Custodian Vicki Stadler told the storytelling project that the pandemic created “a lot of pressure” as it constantly added daily tasks on top of getting “all the regular things done.”
“We made it safe for people to come back,” Stadler said. “Everything that was set in front of us, no matter how hard it was or how many hours it took, we accomplished that.”
Another group of essential workers who saw first-hand the worst the pandemic had to offer were UWO’s nursing students, many of whom worked as CNAs at nursing homes and hospitals in the midst of a global pandemic.
In reviewing stories from the Campus COVID Stories project, Ranger said theirs stuck out because of “just how much more responsibility those young individuals had compared to some of their peers.”
“Suddenly, they’re on the front lines,” Ranger said. “They’re working at 19 years old, seeing people die, helping people die, dealing with family members (and) worrying about themselves on top of it all.”
College of Nursing Lecturer Heidi Hansen shared stories of her students with the storytelling project. She said the pandemic pushed many long-time health care professionals to the brink, as CNAs were getting their first real-life experience in the industry.
“These are kids,” Hansen said. “These are 19-20 year old kids who are alone in a long term care facility with multiple COVID patients and people dying more rapidly than they’ve ever experienced or may ever experience in their life.”
That’s why she gave this wisdom to her students: “Your grandkids are going to ask you what you did during the pandemic, and you will be able to share with them that you helped prevent disease transmission and you saved lives.”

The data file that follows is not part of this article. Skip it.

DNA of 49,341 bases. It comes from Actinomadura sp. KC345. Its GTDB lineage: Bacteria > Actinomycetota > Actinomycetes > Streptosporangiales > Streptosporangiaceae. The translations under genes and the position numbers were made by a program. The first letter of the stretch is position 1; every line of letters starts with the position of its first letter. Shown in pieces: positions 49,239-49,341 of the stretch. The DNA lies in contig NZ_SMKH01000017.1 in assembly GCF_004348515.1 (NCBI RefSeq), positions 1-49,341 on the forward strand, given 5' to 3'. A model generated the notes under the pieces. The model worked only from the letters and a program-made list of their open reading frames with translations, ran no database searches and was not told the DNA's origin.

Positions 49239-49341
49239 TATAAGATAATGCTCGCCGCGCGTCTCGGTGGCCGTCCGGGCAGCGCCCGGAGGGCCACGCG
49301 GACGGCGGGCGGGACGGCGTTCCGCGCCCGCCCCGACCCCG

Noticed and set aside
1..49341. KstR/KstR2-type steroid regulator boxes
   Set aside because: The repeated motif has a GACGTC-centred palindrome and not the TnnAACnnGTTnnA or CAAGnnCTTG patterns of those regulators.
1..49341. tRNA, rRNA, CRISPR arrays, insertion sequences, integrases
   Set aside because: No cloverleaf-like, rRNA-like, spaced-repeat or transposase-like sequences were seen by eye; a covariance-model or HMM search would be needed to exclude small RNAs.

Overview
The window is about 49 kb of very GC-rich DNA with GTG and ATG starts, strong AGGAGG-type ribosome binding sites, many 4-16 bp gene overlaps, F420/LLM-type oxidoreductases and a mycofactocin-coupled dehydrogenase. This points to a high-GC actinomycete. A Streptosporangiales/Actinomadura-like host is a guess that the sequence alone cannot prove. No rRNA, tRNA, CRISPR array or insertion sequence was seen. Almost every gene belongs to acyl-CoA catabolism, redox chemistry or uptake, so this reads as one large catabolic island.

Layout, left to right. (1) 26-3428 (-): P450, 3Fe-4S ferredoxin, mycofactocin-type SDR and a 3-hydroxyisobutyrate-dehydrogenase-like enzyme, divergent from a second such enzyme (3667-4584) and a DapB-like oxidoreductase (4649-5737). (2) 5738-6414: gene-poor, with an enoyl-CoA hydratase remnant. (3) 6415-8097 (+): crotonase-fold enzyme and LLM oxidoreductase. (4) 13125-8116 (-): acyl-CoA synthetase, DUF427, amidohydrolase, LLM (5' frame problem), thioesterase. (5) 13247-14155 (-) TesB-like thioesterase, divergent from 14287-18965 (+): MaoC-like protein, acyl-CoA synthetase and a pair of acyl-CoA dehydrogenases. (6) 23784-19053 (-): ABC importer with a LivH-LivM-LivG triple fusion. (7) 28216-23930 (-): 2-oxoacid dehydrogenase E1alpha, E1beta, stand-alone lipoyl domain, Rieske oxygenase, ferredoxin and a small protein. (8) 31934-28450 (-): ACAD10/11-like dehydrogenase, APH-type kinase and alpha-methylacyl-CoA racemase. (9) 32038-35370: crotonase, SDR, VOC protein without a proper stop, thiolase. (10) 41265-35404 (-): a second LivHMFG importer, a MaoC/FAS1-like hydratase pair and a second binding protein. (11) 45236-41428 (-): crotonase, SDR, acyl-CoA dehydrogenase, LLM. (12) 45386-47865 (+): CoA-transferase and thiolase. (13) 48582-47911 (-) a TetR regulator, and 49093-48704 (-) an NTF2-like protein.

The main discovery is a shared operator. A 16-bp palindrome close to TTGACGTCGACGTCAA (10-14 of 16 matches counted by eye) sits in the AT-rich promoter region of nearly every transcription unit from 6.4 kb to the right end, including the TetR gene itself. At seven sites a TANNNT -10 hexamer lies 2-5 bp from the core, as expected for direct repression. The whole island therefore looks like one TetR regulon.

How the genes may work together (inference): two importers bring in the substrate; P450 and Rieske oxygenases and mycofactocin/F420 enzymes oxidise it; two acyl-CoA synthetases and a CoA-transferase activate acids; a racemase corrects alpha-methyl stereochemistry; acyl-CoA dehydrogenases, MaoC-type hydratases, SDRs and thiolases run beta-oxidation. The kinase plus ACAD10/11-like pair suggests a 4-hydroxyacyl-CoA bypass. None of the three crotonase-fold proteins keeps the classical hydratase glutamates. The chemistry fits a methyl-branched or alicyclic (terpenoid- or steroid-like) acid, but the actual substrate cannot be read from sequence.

Titans are resilient
The project also preserved Jada Berg’s experience, which helps illustrate the campus’ resilience in the face of adversity.
When she was a UW-Oshkosh nursing student, the tragedy of the pandemic hit especially close to home. She, too, was an essential worker during the pandemic as a CNA for a community-based residence facility. She took care of adults with Alzheimer’s, dementia, depression and anxiety.
Throughout the pandemic, Berg was extremely careful to not bring the virus home because her mother, Sue Ann Long Schneider, was immunocompromised. She was vaccinated in January 2021 because she was a health care worker, but her mother wasn’t as lucky.
Because of health issues, her mother’s vaccination was delayed but she finally got approved for the vaccine around Thanksgiving that year.
But one week before she was scheduled to get vaccinated, Berg’s mother was hospitalized with COVID-19 in early December while Berg was back at school.
Shortly after that Christmas, Berg was visiting her mother in the hospital when an alarm sounded.